MANAUS, Brazil -- The U.S. men's national team insists it is unfazed by the hot and humid conditions of this jungle city ahead of Sunday's World Cup showdown with Portugal.
The conditions are less than optimal for playing a World Cup match. But the weather is also no different than what one might see in numerous cities throughout the U.S. during the summer months.
The U.S. has been preparing for this moment since it first gathered in Stanford, California, five weeks ago to begin training camp. So unlike Italy manager Cesare Prandelli, who has brought up the weather at almost every opportunity over the last two weeks, U.S. manager Jurgen Klinsmann remained unconcerned.
"I think we are very well prepared for this climate here in Manaus," he said at Saturday's news conference. "It's similar to climates in CONCACAF or Central America, or even if you go to Florida and play in Miami. It's similar to what we experience here. I think we are very well prepared for tomorrow."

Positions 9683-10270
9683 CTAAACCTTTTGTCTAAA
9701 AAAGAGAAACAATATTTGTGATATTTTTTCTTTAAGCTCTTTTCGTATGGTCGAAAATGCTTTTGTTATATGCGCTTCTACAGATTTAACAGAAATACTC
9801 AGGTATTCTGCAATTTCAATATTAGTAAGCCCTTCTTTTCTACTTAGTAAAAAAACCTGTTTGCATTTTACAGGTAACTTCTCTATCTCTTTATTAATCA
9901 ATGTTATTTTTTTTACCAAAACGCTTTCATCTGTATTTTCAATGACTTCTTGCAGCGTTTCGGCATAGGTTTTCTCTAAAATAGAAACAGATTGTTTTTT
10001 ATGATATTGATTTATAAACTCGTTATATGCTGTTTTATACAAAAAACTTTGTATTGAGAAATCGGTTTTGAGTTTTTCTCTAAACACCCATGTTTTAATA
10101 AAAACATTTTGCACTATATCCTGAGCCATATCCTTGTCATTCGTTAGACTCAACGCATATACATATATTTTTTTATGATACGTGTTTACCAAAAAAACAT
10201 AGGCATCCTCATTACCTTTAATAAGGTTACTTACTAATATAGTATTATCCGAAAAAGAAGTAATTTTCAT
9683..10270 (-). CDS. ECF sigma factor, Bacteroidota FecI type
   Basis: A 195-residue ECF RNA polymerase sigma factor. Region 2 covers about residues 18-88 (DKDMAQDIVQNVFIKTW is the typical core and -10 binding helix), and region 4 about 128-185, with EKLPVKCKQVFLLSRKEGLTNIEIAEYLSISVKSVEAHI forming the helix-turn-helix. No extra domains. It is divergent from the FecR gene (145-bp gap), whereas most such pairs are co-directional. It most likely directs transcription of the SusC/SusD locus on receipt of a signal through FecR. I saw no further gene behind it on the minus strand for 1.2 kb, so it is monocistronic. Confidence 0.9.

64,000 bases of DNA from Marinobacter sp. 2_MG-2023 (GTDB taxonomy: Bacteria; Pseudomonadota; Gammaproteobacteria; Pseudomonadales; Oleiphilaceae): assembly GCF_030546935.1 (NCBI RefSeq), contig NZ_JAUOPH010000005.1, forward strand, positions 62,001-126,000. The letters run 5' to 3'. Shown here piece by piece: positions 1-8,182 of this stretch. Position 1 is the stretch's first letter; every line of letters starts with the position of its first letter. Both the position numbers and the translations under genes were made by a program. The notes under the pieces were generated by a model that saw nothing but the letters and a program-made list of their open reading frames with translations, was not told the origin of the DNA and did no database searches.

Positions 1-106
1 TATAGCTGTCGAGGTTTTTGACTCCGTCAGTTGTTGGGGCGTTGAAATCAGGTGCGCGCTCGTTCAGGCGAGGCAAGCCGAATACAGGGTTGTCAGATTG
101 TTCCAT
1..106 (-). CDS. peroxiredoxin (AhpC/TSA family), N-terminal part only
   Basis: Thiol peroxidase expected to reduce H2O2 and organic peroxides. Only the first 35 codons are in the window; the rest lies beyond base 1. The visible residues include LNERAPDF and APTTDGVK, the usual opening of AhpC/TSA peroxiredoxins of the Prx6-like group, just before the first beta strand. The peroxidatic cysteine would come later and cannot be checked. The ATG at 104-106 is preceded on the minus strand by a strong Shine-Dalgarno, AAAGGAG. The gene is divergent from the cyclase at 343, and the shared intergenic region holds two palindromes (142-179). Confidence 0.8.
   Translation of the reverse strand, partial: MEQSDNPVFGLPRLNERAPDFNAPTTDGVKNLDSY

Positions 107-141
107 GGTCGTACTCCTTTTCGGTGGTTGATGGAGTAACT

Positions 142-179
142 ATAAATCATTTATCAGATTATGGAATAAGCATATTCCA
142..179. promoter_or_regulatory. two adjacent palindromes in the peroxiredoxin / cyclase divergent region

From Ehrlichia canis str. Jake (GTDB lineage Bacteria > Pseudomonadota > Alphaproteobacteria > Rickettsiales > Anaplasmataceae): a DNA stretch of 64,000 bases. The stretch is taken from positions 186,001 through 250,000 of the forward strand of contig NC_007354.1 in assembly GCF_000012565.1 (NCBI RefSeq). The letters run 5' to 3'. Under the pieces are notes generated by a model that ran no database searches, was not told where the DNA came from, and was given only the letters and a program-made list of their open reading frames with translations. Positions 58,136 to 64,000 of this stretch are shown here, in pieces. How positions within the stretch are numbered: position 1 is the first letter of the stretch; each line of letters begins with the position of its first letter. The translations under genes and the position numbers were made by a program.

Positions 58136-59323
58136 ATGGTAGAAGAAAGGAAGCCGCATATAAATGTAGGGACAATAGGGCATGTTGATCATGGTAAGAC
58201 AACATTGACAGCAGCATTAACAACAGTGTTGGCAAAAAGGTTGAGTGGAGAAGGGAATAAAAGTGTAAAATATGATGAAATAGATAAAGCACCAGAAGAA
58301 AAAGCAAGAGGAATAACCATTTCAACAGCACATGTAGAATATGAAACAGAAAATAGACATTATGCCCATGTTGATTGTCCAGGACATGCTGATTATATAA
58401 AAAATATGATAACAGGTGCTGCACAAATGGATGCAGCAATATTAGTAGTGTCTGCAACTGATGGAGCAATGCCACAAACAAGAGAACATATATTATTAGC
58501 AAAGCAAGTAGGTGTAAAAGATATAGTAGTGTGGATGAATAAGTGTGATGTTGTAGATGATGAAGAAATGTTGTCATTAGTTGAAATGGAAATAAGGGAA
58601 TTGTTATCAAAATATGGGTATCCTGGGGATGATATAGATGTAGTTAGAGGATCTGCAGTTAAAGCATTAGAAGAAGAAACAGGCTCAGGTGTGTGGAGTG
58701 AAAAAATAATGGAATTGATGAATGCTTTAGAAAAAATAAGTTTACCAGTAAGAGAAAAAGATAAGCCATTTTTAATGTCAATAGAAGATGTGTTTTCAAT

The Americans' ability to recover from their opening game against Ghana is another factor to consider. The U.S. were forced to defend for the vast majority of the encounter, and as a consequence put in an immense amount of energy into the match. But U.S. goalkeeper Tim Howard insisted that recovery process since that night in Natal has gone well, and that the Americans should be ready to go against Portugal.
"The team seems to have trained really well the last couple of days," he said. "We got a lot of sleep after the first game when we arrived back in Sao Paulo. We've not done anything different to prepare for the heat. I think we're fit and we're conditioned. As long as we get good sleep and stay hydrated, we should be fine."
The forecast calls for an 80 percent chance of rain on Sunday, and it's debatable as to how much that might benefit the U.S. side. While the precipitation might serve to cool down the temperatures to a degree, it might also have the effect of turning the much-maligned surface at the Estadio Amazonas into something resembling quicksand, which could create a bit of fatigue down the road.
The U.S. can think about those effects later, however. For now, the focus is on the match at hand against a difficult opponent.
"We are going to make it our game," said Klinsmann.